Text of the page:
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Grub Damage? Try Beneficial Nematodes

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With an unusually mild winter in many areas of North America, many homeowners are lamenting lawn damage due to grubs — or more specifically from the creatures like birds, skunks and moles that like to eat the grubs.

When people ask me what to do about the critters rummaging for grubs, I usually facetiously say, “Cheer them on!” Moles, especially, are nature’s way of keeping the grub population in balance.

Of course, that’s not the answer folks want to hear. So my second best answer is always: beneficial nematodes. These are microscopic organisms that can be applied to the soil from a hose-end sprayer. They tunnel into the ground in a search-and-destroy mission against the grubs. The nematodes are safe, effective and, if your lawn isn’t too big, they won’t break the bank.

Our mailorder sponsor GardensAlive is one of the best and most reliable sources of the nematodes. But depending on where you live, don’t rush out to buy them now. The soil needs to be warm, ideally 60-70 degrees, before application. Here in the Northeast of the U.S. where I’m located, the ideal time for application is just before the grubs emerge from the soil to morph into their beetle phase. That’s typically sometime in early to mid June.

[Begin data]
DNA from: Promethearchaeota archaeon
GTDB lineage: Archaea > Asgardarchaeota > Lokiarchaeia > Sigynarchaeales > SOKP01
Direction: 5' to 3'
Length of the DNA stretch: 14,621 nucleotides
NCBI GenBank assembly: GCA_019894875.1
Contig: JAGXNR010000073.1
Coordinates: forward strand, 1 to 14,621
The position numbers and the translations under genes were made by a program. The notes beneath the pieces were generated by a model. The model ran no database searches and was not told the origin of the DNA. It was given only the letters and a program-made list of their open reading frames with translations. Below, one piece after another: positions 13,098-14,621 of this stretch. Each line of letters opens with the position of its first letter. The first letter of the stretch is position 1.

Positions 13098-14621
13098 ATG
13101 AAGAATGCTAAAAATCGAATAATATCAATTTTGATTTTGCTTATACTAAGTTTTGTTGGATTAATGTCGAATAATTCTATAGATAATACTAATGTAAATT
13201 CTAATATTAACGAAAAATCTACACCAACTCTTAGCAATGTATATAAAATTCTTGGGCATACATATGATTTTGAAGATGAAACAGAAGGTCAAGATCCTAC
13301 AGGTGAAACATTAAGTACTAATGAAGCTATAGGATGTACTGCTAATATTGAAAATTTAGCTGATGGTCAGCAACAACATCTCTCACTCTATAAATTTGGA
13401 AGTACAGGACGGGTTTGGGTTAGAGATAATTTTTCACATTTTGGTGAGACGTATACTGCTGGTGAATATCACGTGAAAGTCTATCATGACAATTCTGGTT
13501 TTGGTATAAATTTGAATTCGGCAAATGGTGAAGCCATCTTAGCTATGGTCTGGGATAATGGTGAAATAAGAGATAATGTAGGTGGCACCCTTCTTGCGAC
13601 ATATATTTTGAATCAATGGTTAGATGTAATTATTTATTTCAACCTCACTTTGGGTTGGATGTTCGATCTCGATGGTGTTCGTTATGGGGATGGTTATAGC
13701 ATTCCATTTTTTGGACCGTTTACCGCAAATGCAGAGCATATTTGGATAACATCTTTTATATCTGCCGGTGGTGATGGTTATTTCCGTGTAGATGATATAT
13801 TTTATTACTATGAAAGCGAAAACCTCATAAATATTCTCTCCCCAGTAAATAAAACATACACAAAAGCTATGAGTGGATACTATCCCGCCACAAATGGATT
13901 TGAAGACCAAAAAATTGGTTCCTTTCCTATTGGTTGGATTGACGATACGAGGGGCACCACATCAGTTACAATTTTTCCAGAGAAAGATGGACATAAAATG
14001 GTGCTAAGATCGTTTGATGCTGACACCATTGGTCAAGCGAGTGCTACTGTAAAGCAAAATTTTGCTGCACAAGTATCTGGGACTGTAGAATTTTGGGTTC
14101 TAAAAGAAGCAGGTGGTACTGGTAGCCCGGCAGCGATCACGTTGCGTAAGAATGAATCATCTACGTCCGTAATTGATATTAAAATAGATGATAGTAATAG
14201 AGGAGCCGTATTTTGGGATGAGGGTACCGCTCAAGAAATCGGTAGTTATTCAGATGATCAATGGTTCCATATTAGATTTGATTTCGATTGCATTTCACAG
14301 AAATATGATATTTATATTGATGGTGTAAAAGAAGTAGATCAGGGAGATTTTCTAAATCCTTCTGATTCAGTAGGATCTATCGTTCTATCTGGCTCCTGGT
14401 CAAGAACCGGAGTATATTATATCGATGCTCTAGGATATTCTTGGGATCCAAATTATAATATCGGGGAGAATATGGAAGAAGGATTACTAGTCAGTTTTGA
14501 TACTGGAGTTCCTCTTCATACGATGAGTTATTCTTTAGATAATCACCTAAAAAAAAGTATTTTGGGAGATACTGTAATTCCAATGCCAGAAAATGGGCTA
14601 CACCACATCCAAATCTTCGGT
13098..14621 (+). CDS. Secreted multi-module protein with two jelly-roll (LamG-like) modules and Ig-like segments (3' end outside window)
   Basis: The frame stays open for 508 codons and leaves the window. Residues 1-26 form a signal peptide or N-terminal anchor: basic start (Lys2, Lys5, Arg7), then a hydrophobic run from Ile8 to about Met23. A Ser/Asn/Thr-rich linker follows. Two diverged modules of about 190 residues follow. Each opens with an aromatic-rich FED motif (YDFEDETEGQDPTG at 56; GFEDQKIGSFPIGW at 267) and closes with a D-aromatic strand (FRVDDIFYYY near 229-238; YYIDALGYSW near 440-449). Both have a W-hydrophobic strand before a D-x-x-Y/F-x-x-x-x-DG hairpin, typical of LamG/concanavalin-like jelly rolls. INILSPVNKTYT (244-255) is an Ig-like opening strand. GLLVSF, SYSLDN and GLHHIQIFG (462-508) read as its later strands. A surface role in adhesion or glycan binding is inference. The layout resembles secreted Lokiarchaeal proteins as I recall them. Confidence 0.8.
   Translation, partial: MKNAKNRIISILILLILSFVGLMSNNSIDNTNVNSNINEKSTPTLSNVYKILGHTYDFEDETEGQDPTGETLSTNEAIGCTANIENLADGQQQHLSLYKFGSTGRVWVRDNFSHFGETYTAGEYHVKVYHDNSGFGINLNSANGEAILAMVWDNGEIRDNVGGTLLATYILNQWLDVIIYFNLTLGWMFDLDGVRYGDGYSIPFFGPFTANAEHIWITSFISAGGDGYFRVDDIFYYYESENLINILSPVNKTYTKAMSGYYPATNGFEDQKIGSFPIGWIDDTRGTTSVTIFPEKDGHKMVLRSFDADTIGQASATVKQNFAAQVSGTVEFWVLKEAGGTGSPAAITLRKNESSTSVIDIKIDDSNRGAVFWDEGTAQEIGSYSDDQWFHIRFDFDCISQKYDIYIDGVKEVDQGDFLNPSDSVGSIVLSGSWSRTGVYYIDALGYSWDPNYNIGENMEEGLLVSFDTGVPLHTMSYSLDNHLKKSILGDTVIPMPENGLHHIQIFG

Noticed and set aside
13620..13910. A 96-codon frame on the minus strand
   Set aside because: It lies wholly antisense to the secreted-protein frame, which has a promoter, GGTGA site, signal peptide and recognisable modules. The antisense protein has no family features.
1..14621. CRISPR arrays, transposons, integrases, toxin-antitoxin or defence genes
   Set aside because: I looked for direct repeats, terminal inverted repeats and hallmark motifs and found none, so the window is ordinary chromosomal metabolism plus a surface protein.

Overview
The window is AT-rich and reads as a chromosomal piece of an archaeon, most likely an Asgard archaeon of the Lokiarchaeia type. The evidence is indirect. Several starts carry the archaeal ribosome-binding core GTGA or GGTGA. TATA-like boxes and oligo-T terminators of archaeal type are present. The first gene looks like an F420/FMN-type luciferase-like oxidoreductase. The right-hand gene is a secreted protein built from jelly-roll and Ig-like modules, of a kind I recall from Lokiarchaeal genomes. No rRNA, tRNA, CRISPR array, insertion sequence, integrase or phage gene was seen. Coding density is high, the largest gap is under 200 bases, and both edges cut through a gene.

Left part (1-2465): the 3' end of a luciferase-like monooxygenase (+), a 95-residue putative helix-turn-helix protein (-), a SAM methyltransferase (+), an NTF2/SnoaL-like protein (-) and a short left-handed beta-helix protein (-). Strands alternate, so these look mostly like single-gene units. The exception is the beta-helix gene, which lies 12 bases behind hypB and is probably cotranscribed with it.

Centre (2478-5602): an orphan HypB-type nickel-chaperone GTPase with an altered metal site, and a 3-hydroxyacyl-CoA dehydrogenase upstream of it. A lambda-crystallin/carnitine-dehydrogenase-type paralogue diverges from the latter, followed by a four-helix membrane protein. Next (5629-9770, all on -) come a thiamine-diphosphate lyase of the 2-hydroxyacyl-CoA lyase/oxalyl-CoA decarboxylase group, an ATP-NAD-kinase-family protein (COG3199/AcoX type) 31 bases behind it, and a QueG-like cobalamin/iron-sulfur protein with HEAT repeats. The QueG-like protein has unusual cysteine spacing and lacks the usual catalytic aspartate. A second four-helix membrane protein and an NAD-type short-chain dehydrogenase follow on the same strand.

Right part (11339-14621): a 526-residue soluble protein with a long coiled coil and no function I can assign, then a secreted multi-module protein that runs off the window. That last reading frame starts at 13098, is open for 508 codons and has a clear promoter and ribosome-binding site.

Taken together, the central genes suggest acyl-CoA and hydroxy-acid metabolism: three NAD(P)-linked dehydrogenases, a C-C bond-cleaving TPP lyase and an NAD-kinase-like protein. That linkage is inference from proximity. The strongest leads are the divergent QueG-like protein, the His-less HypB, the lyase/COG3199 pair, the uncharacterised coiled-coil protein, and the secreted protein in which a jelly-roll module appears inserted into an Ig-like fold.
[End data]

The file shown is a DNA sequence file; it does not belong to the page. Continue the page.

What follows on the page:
Some folks do swear by milky spore treatments for grubs. I know some rose growers in Maine who applied the milky spore several years ago and haven’t had any Japanese beetle issues with their roses ever since. There are two primary issues with the milky spore, however. The first is the innoculation period of two to three years. In the meantime, you may have to deal with a lot of grub damage — unless you treat with the nematodes while you’re waiting for the milky spore to kick in. The good news with the milky spore is that you do get several years of effective control.

The second issue with milky spore concerns applications in cold climates. At Zone 5 or below (where winter temperatures can drop below minus 20 Fahrenheit), the milky spore doesn’t survive.

The best news for organic gardeners and lawn care folks is that grub control is rarely necessary when landscapes are tended naturally. Roots grow more deeply in an organic environment; deeper roots can withstand damage from grubs far more effectively than shallow roots.

About The Author

Paul Tukey

An international leader of the green movement, Mr. Tukey is a journalist, author, filmmaker, TV host, activist and award-winning public speaker, who is widely recognized as North America's leading advocate for landscape sustainability and toxic pesticide reduction strategies.

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